Céčka, tuzex and trvalá – for those growing up in the communist Czechoslovakia these were a part of daily life. As of tomorrow, you can find out more about those trends in a new series called Retro, produced by the Czech Television. Why are Czechs suddenly so interested in looking back at their recent past? Ruth Fraňková went to ask Jan Rozkošný, the producer of the new show.
“There was a gap of twenty years so people are probably only now going back to 1960s, 1970s and 1980s, which was actually not a great time in the Communist Czechoslovakia. However, after twenty, thirty, years, things that happened don’t look that bad in people’s memories.”
So would you say that the current trend of looking back into the past reflects a change in the way we are looking at history?
“I wouldn’t say so. This is nothing to do with history as such. This is about perception of ordinary people and their life in the 1960s, 1970s and 1980s. I think it’s a normal thing that, in the course of our lives, we remember the good things and we try not to remember the bad things.”
“That’s a very good point but my answer is "no". We don’t want to come with some sort of East German “Ostalgia”. We just want to reflect different views on that era. One part wants to show what the mania was at the time; what everyone wanted to own to be “in” and to be cool. But we also talked to economists, for example about shortages at the market. We also tried to put the trends in international context, to show what was fashionable at the same time for example in Germany or in Poland, in the West and in the East.”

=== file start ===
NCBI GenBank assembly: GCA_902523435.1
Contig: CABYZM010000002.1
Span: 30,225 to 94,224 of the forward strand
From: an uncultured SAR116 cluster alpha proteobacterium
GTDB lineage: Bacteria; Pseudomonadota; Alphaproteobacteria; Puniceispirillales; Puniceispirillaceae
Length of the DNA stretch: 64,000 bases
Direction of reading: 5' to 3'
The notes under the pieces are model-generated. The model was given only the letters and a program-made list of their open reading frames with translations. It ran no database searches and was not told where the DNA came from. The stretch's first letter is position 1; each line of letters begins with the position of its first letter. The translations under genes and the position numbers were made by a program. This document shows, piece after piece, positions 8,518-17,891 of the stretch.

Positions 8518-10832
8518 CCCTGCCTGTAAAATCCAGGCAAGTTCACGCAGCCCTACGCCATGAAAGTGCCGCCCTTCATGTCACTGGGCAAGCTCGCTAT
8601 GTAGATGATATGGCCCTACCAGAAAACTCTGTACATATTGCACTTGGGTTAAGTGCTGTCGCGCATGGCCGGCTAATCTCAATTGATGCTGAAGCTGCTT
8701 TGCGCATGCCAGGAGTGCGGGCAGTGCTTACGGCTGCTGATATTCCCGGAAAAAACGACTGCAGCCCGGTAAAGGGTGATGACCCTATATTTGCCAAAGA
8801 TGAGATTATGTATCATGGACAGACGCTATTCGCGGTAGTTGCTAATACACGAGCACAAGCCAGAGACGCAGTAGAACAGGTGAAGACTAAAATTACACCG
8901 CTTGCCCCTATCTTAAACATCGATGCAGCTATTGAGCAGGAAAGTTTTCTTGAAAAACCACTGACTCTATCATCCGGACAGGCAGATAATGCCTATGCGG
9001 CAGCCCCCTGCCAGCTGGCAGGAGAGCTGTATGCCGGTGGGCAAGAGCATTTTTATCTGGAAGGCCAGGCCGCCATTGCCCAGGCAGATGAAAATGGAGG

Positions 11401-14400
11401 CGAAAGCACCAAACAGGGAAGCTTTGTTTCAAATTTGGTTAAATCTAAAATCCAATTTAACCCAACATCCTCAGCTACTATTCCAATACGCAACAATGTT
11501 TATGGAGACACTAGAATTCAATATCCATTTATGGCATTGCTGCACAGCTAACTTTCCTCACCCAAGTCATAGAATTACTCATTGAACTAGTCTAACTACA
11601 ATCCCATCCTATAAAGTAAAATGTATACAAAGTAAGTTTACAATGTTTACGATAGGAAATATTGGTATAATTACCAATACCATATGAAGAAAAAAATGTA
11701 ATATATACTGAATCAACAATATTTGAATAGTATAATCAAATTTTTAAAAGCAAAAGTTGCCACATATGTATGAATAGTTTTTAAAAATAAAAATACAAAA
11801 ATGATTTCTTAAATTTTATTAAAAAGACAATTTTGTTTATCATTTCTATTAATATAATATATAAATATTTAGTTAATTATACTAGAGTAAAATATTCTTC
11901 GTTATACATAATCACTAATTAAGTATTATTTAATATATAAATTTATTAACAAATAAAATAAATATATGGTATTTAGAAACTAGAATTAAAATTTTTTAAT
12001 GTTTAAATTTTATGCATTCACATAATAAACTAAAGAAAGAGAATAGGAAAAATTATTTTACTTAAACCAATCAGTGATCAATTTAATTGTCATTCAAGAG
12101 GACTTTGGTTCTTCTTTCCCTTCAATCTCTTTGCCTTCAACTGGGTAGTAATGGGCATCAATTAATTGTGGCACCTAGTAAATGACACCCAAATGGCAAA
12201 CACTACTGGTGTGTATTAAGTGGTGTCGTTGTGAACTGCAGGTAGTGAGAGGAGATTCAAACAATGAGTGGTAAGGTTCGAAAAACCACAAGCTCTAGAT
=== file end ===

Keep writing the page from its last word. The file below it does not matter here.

So what are some of the trends that you want to introduce?
“We want to look back at the little plastic Cs, called “céčka” in Czech. We also want to describe what a supermarket looked like in the 1970s and 1980s. And we want to look back at some famous Czech cars, like Tatras 603.”
I have to go back to those little plastic Cs, because our listeners may not understand what they are…
“I don’t understand where the mania came from. It was a piece of plastic in the form of the letter C. When I was about ten years old, every kid wanted to have it. Otherwise he or she was totally out.”